An important part of any marketing strategy is identifying your competitors, in order to see how your business can be uniquely positioned in the market, as well as how you can improve your products and services. In our capitalistic world, many profit-driven businesses have developed strategies to beat the competition out of fear. The "Cola Wars" between Coke and Pepsi is a classic example of how fear can play out. In this article, you will learn why collaboration over competition leads to a more sustainable and sane way of running your business.
The advantage of competitors
When working in the corporate world, I never understood the negative talk about our competitors, because competition is not evil, nor something to avoid, or beat. Competition is healthy and something to embrace and learn from.
If you’re the first on the market and can establish a valuable growing customer base, congratulations! This is, however, rarely the case and misleading. Even companies with no direct competition, have indirect competition and will hopefully figure this out if they are discerning when creating their marketing strategy.
For instance, let’s look at an app that provides unique information, but still has a common goal of many other apps. This is often seen in the wellness/wellbeing sector. Some apps only offer meditations, while others may offer affirmations and exercises as well as meditations.
Developers of this new app may say, "Wonderful, I have no competition!" - but customers still have to decide which apps they want to download and actively use. After all, they don't have unlimited time, leisure or storage space. All these other related apps are your indirect competition.
Direct or indirect - competition is a good thing
Especially if you’re thinking about starting a new business because you want to know people will be interested in your products or services. Where there is competition, there is a market, so informing yourself about your competition before investing time and money in your idea will help you validate your offer.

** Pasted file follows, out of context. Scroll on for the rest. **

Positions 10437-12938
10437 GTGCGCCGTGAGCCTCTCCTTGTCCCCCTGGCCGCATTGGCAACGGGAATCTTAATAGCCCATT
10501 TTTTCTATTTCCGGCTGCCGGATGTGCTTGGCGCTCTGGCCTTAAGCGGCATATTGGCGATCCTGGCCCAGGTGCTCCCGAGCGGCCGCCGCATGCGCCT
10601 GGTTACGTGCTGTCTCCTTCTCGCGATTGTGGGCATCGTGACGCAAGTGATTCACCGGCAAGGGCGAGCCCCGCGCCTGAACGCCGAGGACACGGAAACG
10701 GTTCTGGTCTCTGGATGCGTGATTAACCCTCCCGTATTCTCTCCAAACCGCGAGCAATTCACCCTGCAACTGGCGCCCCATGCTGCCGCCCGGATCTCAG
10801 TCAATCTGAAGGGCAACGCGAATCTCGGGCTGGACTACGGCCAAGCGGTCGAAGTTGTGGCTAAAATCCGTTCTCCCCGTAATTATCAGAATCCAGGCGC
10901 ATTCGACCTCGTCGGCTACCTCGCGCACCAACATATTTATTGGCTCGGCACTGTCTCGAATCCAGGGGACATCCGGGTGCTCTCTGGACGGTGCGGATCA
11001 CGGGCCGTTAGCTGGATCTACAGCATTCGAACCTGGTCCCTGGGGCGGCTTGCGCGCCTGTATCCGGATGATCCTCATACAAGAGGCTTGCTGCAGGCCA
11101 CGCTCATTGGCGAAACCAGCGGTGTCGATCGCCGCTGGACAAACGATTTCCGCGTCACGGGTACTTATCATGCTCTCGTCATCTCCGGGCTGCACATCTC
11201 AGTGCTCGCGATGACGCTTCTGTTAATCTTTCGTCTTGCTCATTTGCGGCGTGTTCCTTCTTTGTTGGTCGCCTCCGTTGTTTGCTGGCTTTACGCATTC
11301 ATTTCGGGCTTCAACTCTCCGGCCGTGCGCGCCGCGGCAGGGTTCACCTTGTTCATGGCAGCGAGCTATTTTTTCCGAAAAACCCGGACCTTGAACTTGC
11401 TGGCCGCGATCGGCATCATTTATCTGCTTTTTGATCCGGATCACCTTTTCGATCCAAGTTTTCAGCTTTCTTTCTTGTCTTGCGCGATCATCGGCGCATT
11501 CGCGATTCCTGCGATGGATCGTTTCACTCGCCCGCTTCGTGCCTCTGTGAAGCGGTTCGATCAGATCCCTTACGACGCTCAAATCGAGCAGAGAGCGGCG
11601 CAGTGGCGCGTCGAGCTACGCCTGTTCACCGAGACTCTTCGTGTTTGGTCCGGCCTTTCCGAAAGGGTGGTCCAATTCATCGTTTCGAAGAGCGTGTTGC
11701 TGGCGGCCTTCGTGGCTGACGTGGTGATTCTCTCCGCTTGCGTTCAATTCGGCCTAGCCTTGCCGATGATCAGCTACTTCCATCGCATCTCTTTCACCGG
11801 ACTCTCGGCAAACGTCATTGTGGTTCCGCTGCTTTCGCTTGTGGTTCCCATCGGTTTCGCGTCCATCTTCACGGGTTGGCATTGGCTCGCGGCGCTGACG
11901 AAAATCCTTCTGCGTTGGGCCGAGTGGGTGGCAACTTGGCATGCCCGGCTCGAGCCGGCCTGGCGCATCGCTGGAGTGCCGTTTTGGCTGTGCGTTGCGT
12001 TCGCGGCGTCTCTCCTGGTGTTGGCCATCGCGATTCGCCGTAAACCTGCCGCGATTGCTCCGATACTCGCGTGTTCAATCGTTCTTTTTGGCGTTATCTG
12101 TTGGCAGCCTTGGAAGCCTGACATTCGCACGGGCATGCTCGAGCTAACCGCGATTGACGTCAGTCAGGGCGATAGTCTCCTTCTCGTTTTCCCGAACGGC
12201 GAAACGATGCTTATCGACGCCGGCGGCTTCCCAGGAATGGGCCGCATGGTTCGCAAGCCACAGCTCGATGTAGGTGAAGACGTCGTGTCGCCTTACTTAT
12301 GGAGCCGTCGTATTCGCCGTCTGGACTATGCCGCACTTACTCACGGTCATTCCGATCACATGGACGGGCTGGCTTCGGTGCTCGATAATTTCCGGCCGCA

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What to learn from your competition
Running a successful business requires that you regularly review and optimize your marketing strategy. As a business owner, you want to always have an advantage, so learning about your competition will help you improve your offer and define and optimize your USP (Unique Selling Proposition), which will most likely change over time because your competition and customers are constantly changing.
Knowing your competitors' keywords will also help you to improve your own SEO strategy. Because you don't want to use the same keywords as your competitors, which have a higher domain authority.
While it’s important to learn as much as you can about your competition, it’s even more important to concentrate on your own customers, not someone else’s. There are plenty of customers to go around and in many cases, customers are not loyal to only one brand. You’ll never see a person wearing only one fashion brand. Or using only one cosmetic and body care brand, unless they get a huge discount because they work there.
People like variety and want to mix and match as well as experiment and try new things. Which is why collaboration is so important. Especially if you’re a social entrepreneur who wants to create much-needed change in your industry.
Cooperation instead of competition
Even in the non-profit sector where the goals are the same, there is fierce competition. Since every organization has their own agenda, I sometimes feel we will never reach our goals.
What I’d personally like to see more of in this world is unity. There’s too much division which leads to many conflicts. Not only for the organizations themselves, but for people who want to support a cause because there are too many choices. Research alone is time-consuming and frustrating.
One of the main things I’ve learned about being a business owner on a mission to protect animals and our environment is that I can’t do this alone. And I don’t have to. I can work with others to make more of a positive impact.